Huckleberry Woman’s owner, Tiffany Vanderhoop, descends from a long line of Haida weavers on her mother’s side. Not only is her mother a master weaver of both the Naxiin and Raven’s Tail textile arts of the Indigenous northwest, but her grandmother is a renowned master weaver too who has received lifetime achievement awards for her work.

Tiffany started weaving when she was 22-years-old and weaves Raven’s Tail and Naxiin style Haida regalia. Her mother taught her Naxiin, which depicts the formline art of the northwest cost.

“I had been living in Masset Haida Gwaii where my weavings were in demand and sought after by members of my community who used them as regalia during cultural events,” she said. “When I moved back to the northeast coast to where my Father’s People are from, the Aquinnah Wampanoag, I wanted to do something that connected me to those roots, so I started beading.”

She sold her work at her husband’s store on the Aquinnah Cliffs. When she started incorporating weaving patterns into her beadwork it felt like the perfect balance between her two tribes.

Her work was eventually selected to be part of the B. Yellowtail collective, which gave her the platform to succeed and start to be able to sustain her family with her business.

Tiffany is still very much learning how to run her own business, and is very thankful to be able to support her family through her beadwork. She’s also grateful that her children can see her succeed by engaging in her her cultural practices everyday.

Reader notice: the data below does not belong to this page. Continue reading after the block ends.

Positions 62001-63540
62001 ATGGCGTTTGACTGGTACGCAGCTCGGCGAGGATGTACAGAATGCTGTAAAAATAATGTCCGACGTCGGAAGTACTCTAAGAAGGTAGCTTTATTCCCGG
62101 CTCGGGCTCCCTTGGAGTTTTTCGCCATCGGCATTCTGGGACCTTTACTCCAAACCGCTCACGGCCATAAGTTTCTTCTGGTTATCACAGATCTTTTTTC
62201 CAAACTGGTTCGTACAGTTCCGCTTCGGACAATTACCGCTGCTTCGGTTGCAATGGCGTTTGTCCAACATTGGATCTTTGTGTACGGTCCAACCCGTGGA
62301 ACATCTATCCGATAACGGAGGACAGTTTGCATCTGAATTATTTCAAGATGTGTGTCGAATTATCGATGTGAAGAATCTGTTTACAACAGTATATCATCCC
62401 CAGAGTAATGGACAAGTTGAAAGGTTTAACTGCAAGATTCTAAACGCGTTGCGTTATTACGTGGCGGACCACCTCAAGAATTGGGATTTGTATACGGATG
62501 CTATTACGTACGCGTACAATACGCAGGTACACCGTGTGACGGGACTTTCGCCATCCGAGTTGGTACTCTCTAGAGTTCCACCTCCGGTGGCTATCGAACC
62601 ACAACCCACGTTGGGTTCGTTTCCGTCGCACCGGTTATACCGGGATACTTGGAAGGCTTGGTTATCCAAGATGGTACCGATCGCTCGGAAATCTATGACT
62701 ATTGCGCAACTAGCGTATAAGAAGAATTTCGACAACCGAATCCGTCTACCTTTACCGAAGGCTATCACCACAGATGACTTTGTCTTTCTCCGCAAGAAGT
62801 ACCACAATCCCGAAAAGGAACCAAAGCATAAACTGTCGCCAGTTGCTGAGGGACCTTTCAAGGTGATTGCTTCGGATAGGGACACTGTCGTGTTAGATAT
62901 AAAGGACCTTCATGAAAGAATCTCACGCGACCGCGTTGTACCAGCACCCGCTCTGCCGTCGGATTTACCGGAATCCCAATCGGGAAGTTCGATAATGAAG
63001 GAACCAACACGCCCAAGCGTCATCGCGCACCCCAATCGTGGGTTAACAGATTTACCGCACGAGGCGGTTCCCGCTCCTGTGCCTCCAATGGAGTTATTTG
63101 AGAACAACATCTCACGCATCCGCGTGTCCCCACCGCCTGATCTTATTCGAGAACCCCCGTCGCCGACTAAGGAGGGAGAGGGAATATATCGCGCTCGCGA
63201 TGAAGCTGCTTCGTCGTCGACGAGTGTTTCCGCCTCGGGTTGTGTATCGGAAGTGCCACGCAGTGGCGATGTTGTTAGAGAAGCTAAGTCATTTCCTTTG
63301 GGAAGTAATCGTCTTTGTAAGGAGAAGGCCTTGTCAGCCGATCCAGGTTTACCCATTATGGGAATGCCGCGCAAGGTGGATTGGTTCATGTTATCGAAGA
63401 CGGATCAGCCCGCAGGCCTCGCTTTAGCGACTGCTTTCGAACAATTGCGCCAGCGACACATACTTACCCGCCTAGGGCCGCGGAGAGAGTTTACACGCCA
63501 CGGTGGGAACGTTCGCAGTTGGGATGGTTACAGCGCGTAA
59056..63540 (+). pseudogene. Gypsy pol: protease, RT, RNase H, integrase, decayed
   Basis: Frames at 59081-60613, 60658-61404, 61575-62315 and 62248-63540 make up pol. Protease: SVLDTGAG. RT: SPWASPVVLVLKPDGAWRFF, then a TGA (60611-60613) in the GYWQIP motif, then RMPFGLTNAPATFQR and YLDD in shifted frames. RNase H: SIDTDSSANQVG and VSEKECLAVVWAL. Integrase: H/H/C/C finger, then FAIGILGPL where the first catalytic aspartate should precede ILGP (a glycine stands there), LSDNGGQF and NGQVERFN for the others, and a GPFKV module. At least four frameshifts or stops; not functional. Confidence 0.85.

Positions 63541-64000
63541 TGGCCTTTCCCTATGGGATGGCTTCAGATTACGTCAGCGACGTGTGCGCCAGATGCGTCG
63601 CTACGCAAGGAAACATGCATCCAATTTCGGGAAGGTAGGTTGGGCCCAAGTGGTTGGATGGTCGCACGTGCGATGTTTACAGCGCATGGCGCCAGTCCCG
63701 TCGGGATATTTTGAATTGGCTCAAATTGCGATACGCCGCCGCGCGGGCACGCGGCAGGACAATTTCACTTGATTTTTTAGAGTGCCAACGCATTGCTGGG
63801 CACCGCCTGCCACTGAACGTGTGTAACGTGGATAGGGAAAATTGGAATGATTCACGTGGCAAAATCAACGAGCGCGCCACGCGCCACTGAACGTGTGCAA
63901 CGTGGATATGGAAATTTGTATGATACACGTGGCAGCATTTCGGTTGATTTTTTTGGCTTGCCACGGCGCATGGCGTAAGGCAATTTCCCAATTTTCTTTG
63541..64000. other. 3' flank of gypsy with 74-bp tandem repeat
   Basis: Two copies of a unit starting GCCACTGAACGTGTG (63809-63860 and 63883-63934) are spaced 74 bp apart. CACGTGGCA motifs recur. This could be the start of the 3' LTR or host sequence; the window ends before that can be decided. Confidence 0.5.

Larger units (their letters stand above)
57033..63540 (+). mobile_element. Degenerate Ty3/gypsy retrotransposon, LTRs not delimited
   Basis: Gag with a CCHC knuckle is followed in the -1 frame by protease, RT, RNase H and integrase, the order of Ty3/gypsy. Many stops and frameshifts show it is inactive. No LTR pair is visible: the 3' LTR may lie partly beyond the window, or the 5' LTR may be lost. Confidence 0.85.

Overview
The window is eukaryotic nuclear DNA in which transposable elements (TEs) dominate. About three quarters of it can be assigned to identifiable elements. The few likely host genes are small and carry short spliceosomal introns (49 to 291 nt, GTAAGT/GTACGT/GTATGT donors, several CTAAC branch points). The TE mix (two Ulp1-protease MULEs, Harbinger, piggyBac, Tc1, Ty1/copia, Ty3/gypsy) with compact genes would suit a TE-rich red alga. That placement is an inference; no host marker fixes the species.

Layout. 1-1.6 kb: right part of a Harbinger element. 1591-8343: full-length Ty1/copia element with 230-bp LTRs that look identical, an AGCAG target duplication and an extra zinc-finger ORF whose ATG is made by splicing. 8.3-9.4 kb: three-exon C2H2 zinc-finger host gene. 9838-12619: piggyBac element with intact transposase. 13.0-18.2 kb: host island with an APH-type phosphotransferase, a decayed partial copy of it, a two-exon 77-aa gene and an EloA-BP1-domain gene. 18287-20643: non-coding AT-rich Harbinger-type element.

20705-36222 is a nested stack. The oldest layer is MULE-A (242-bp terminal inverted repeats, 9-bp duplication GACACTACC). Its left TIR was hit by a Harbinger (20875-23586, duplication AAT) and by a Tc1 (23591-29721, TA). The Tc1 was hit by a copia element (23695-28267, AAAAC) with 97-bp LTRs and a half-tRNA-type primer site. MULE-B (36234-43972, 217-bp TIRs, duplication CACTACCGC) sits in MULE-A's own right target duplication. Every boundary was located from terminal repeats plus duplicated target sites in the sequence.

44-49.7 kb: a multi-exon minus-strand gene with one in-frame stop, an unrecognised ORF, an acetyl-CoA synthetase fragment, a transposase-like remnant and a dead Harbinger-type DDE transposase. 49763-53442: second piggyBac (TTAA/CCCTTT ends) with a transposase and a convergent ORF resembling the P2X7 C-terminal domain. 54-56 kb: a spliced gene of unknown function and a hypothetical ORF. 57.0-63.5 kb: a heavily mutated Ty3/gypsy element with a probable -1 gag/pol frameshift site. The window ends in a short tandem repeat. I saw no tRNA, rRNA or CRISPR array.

“It feels like more than just a business, it’s a way I can share the brilliance of our ancestors, because these designs don’t belong to me, they were developed by my ancestors and are a testimony of the longevity of their teachings,” she said.

She said her earrings are not just pretty and fashionable, but they also have a deeper meaning and history that is also beautiful to learn about. 

Tiffany is always learning and all about reciprocating the love and support back to artists and communities who support her.

Sustainability and awareness about people’s impact on Mother Earth is important to her, and says social justice reparations, truth and reconciliation, protection and inclusion of trans and two spirit kin are vital. Also, she says that language reclamation and revitalization of culture are intertwined in creating safe and healthy spaces for Indigenous Peoples.

She does her best to consider these as she moves forward in creating a business that has a positive impact.

“It’s so important that we support the authentic creations of the Indigenous communities of Turtle Island, for far too long we have been undervalued and appropriated,” Tiffany said. “There’s such a wealth of creativity that is infinitely diverse. I’m really humbled by it, and just thankful to be a part of it. I really appreciate the opportunity to share a little bit about myself.”

You can learn more about the weaving techniques on her website and find samples of her artistry on her Instagram.

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